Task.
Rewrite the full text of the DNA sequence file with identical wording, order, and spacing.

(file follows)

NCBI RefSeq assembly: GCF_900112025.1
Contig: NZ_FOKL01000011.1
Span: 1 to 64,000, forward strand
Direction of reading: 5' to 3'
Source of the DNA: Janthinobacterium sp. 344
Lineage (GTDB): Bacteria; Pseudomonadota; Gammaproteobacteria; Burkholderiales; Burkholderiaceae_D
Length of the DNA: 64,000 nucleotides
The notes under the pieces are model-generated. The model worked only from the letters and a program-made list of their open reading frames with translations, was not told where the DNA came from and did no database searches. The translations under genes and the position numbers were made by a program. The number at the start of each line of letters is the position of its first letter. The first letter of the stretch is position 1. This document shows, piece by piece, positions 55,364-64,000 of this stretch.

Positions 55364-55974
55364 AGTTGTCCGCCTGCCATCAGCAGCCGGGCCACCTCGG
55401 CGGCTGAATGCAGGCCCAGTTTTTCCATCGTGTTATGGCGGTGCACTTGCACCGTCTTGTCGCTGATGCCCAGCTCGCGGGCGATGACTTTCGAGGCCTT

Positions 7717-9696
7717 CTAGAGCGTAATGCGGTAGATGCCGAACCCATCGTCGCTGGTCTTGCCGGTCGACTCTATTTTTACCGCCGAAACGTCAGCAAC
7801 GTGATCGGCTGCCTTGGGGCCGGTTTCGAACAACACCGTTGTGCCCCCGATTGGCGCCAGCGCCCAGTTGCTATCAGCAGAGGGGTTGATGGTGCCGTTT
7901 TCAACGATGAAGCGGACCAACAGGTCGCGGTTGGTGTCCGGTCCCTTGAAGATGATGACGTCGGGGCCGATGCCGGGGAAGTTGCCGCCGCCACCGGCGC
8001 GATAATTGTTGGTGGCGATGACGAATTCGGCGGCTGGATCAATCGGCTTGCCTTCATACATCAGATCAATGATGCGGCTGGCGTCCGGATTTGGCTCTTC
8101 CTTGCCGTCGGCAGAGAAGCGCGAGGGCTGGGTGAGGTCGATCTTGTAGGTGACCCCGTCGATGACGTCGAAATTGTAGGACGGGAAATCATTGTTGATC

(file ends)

NCBI RefSeq assembly: GCF_900112025.1
Contig: NZ_FOKL01000011.1
Span: 1 to 64,000, forward strand
Direction of reading: 5' to 3'
Source of the DNA: Janthinobacterium sp. 344
Lineage (GTDB): Bacteria; Pseudomonadota; Gammaproteobacteria; Burkholderiales; Burkholderiaceae_D
Length of the DNA: 64,000 nucleotides
The notes under the pieces are model-generated. The model worked only from the letters and a program-made list of their open reading frames with translations, was not told where the DNA came from and did no database searches. The translations under genes and the position numbers were made by a program. The number at the start of each line of letters is the position of its first letter. The first letter of the stretch is position 1. This document shows, piece by piece, positions 55,364-64,000 of this stretch.

Positions 55364-55974
55364 AGTTGTCCGCCTGCCATCAGCAGCCGGGCCACCTCGG
55401 CGGCTGAATGCAGGCCCAGTTTTTCCATCGTGTTATGGCGGTGCACTTGCACCGTCTTGTCGCTGATGCCCAGCTCGCGGGCGATGACTTTCGAGGCCTT

Positions 7717-9696
7717 CTAGAGCGTAATGCGGTAGATGCCGAACCCATCGTCGCTGGTCTTGCCGGTCGACTCTATTTTTACCGCCGAAACGTCAGCAAC
7801 GTGATCGGCTGCCTTGGGGCCGGTTTCGAACAACACCGTTGTGCCCCCGATTGGCGCCAGCGCCCAGTTGCTATCAGCAGAGGGGTTGATGGTGCCGTTT
7901 TCAACGATGAAGCGGACCAACAGGTCGCGGTTGGTGTCCGGTCCCTTGAAGATGATGACGTCGGGGCCGATGCCGGGGAAGTTGCCGCCGCCACCGGCGC
8001 GATAATTGTTGGTGGCGATGACGAATTCGGCGGCTGGATCAATCGGCTTGCCTTCATACATCAGATCAATGATGCGGCTGGCGTCCGGATTTGGCTCTTC
8101 CTTGCCGTCGGCAGAGAAGCGCGAGGGCTGGGTGAGGTCGATCTTGTAGGTGACCCCGTCGATGACGTCGAAATTGTAGGACGGGAAATCATTGTTGATC